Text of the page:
Globalisation has accelerated this process and signs of an emerging global culture can be seen. Globalisation results in the exploitation of millions of workers in countries that do not give workers' rights to organise. For example, a woman who sews a $200 Liz Claiborne jacket sewn in El Salvador is paid just 74 cents – less than half of 1% of the jacket's retail value. In the US, the labour cost to sew a garment is typically 10% of the retail price. Free trade and foreign direct investment displaces workers in the industrialised countries by giving their jobs to workers in poorer countries.

Pay and conditions in developing countries are likely to be worse than in the rich country counterparts, but the newly employed poor country workers are clearly better off than working for a local firm or not working at all. Workers in poor countries may have to work 12 hours a day, 7 days a week with few protections for health and safety. Such incidents were highlighted in the tragedy in Bhopal, India, where an explosion at a Western Electric plant seriously maimed many workers.

However, due to lax safety laws, Western Electric simply closed the plant, without having to pay any costs of the damage the explosion caused. In some countries, globalisation leads the exploitation of child, and prison labour. Goods produced in such countries under these conditions undermine those produced in richer nations. The result has been a call for 'fair trade', as opposed to 'free trade'. The law of comparative advantage and the arguments in favour of allowing trade to occur between nations is heavily important.

If there are gains to be reaped from specialisation in line with comparative advantage, then the reductions of tariffs may be one way of making nations better off. Another way is the improved mobility of physical and financial capital which may enable comparative advantage to be taken even further. A multi-national corporation may be able to fragment its production to take advantage of market conditions on a worldwide basis. For example, it may be able to locate the labour-intensive part of its production process in countries with a relative abundance of labour in order to minimise costs on a global scale.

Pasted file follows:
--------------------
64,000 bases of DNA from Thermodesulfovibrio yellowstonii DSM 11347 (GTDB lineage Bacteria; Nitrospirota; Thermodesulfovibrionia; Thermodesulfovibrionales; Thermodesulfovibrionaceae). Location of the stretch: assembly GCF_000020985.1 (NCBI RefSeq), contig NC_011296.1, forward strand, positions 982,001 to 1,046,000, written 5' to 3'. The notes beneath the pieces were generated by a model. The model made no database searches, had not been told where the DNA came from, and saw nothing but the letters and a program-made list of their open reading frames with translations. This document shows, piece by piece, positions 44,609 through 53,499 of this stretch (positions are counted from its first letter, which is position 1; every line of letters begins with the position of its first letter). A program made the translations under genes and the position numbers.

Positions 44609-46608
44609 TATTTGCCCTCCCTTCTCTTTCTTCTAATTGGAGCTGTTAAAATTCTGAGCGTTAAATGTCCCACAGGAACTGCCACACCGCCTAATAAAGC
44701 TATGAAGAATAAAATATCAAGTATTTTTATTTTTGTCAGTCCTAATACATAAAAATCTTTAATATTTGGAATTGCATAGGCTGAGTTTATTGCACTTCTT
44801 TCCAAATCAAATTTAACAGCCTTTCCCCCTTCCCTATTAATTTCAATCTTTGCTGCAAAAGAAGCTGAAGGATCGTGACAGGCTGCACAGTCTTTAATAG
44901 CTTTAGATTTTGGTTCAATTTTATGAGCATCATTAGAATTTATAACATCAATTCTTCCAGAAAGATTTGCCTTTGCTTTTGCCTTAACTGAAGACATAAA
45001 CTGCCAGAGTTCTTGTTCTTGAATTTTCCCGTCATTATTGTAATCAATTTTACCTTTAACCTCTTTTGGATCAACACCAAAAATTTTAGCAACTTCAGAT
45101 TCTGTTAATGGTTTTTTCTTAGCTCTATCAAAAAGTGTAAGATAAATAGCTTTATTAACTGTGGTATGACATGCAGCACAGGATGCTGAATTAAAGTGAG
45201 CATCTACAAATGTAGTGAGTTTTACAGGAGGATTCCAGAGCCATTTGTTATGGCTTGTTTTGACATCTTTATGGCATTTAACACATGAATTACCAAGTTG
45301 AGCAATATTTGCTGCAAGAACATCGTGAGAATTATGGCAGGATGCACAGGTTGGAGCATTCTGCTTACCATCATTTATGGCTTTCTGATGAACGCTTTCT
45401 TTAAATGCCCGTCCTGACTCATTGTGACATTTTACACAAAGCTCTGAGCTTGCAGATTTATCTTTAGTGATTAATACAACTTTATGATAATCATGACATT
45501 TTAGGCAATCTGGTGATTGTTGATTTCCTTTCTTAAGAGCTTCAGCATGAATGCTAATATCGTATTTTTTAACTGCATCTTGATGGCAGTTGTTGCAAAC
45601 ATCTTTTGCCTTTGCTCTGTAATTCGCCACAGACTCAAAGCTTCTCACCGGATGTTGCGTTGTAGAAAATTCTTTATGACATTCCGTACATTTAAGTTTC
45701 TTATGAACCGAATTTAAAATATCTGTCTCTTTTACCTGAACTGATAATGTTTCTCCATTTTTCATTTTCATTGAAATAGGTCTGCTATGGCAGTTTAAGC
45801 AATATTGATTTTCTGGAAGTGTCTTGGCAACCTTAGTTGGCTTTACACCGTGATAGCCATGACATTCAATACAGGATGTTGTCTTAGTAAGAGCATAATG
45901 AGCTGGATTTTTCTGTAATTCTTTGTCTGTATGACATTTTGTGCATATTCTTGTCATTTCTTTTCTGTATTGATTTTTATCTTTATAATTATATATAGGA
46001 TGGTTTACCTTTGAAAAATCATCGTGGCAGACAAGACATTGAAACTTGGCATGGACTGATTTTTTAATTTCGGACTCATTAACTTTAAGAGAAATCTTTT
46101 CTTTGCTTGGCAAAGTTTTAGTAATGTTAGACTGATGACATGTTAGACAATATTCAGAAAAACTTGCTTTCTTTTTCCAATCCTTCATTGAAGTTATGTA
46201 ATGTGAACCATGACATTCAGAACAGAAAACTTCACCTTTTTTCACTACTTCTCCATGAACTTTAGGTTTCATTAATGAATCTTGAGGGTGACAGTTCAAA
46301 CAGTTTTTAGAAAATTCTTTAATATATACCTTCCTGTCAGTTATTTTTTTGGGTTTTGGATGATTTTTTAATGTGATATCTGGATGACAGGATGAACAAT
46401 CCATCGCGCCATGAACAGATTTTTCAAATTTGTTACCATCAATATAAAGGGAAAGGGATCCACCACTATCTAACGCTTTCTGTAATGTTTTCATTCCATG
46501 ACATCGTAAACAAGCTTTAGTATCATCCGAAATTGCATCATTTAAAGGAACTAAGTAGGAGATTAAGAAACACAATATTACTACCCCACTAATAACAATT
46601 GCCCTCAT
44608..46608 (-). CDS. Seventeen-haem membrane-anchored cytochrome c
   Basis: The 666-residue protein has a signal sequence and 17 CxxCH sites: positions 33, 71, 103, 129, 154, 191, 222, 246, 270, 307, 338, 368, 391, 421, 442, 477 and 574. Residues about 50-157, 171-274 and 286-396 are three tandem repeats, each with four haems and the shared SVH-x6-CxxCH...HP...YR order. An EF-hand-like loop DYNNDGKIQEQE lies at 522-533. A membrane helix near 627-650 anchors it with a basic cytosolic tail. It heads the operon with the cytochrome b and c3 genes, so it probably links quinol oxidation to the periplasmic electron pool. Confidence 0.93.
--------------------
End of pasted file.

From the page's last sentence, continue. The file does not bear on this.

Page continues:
At the heart of the case for globalisation is the argument that there are economies of scale to be reaped by expanding production that would not necessarily be available to it if it were confined to a domestic market. Businesses with a global presence are likely to enjoy a larger scale of operations, thereby allowing them to spread costs over a larger volume of output. This allows businesses to exercise power over suppliers and unit output costs can be reduced. Global hotel chains such as Holiday Inn and Marriott are in a position to benefit from volume discounts from catering supply companies.

The growth in trade between nations has contributed to lifting 3 billion people out of poverty over the past 50 years. Reducing tariff barriers, which makes it easier for nations to trade with each other, lifts the wealth of all nations by allowing them to concentrate on those where they have greatest expertise. It is true that there has been some contraction in employment in labour intensive industries such has textiles and footwear in rich countries over the past 20 years, as production has moved to countries in which labour is cheaper.

For instance, with the North American Free-Trade Agreement (NAFTA), there is nothing to stop an American manufacturer closing an old factory in the United States and opening a new one in Mexico, where wage costs are more than halved. However this is part of the process of development. It would be even more harmful to less developed countries to ban or restrict their ability to compete in industries like textiles in rich markets. The impact of globalisation on many larger businesses has been to dramatically increase the level of competition which they face.

There are a number of reasons for this. Foreign competition has increasingly entered markets previously served mainly or exclusively by domestic businesses. Deregulation has meant that many businesses, which previously had little or no competition, are now opened up to the forces of global competition. Globalisation has provided opportunities for new, innovative businesses to enter markets and compete with all businesses, including well-established industry leaders. Businesses with a global presence can choose the most advantageous location for each of its operations.

When locating it operations, a business may consider reduction of costs and the enhancement of the business's performance. Production and service facilities are located in parts of the world which are likely to improve factors such as product or service quality. One of the greatest risk of globalisation is that whilst those that are part of it benefit greatly, there are a great many other who are simply left behind as they do not have the knowledge nor the resources to achieve it. This has resulted in inequality through out the world and increasing marginalisation of the poor.